Utah Democrat And Conservative Think Tank Drafting Rational Immigration Bill

This past summer, Utah State Rep. Stephen Sandstrom (R) introduced an enforcement-only immigration bill that closely mirrored the controversial law that was passed in Arizona earlier this year.

However, it appears his bill won’t be the only immigration legislation on the docket. Utah state Sen. Luz Robles (D) has teamed up with the Sutherland Institute — a local conservative think tank — to write a bill that would require undocumented immigrants in Utah to learn English, enroll in civics classes, undergo criminal-background checks, and eventually carry a state-issued work permit. Employers would be penalized for hiring undocumented immigrants without the permits. Salt Lake City’s Fox13 reports:

Robles introduced Tuesday a 21-page piece of legislation still in the drafting stages called the Utah Pilot Accountability Permit Program. […] Robles says the program is not amnesty or a path to citizenship.

“Immigration is a federal issue and we all recognize that, but the federal government has failed to take care of this issue and it has been an issue for at least decades,” said Robles. “The state have been working on reactionary and proactive solution and we believe this is a Utah solution.”

There to support Robles’ bill, The Sutherland Institute’s president, Paul Mero says it is the most conservative legislation in Utah that will ultimately hold undocumented immigrants living in the state accountable. “The only other option that is out there right now has been suggested by representative Sandstrom. And that’s a catch and release bill and there is zero accountability,” Mero said.

Watch Fox13’s coverage:


Anti-immigrant groups have blasted Robles’ proposal. Cherilyn Eagar of the Utah Coalition on Illegal Immigration, stated, “If they are working and undocumented, they are committing felonies. So I don’t know who they are planning on identifying, other than those who are committing crime, and that’s why we need Sandstrom’s bill.” (The act of being in the U.S. unlawfully is actually a misdemeanor).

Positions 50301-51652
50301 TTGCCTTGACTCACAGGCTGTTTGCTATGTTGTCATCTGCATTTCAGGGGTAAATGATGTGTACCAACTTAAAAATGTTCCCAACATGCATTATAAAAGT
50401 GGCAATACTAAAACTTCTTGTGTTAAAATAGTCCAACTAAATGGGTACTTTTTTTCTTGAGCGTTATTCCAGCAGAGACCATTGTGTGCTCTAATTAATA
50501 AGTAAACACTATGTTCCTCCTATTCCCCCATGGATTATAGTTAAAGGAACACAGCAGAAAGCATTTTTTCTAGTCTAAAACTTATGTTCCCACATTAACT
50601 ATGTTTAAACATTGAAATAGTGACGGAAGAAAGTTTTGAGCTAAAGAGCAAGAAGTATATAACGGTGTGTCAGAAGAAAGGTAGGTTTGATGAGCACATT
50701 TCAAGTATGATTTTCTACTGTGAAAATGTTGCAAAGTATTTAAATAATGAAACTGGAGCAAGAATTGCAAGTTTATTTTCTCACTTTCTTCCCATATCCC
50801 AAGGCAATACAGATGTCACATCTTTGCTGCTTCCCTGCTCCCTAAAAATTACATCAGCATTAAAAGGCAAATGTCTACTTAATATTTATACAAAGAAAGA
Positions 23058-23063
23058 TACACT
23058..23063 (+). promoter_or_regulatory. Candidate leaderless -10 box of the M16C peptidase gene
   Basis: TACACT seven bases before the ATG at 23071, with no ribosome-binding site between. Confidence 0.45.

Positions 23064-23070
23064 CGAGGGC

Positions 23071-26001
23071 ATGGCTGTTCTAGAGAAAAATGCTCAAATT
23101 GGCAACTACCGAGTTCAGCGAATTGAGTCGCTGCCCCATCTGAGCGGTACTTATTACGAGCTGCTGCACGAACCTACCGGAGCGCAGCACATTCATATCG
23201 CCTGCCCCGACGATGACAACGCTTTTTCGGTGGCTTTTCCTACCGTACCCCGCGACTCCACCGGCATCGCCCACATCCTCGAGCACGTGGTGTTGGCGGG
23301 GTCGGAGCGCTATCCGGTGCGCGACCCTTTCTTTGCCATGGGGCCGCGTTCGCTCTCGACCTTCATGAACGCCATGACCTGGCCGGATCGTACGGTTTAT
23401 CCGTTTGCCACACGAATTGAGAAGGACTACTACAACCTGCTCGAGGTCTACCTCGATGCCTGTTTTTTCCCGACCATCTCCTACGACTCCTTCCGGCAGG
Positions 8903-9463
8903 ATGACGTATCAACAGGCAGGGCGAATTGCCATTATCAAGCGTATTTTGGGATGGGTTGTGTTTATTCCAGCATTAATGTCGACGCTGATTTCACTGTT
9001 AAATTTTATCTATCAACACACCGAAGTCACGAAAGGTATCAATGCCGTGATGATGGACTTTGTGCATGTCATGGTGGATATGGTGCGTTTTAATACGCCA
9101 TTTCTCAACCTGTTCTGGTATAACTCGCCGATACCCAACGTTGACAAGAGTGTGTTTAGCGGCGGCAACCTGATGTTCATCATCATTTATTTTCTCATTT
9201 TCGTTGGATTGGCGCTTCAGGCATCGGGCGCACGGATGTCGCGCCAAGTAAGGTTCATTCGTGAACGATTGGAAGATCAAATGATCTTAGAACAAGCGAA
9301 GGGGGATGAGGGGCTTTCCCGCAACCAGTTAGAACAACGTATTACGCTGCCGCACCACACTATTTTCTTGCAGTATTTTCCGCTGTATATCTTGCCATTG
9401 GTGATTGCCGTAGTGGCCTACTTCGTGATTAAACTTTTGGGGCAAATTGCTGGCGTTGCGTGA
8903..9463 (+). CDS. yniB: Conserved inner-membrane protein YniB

However, Robles and the Sutherland Institute claim that their proposal is far more practical than Sandstrom’s alternative. Paul Mero, president of The Sutherland Institute said the bill offers total accountability, stating, “It prescribes, in no uncertain terms, that if you’re an undocumented immigrant in Utah, you’ll either proudly carry an accountability card or you won’t. If you do, you’re welcome among us. If you don’t, you’re not welcome among us. It’s that simple.”

Dimitri Mumulidisz of the Democratic Lawyers Council further explained that the bill makes economic sense. Mumulidisz went as far to say that it would create a “positive revenue stream for Utah,” as putting undocumented immigrants in the system and on tax rolls would raise wages for those currently being exploited.

Although it sounds like Robles’ bill certainly represents a commonsense approach to immigration, it’s too early to say whether it will overcome several of the federal preemption issues that often conflict with state and local immigration bills. However, at the very least, it presents an offensive move and an alternative to all the draconian, Arizona copycat laws that are currently popping up across the country. Also, the fact that polls show that most Americans support a rational approach to immigration that is similar to the Utah Pilot Accountability Permit Program over Arizona’s SB-1070 suggests that it may even be met with more widespread support.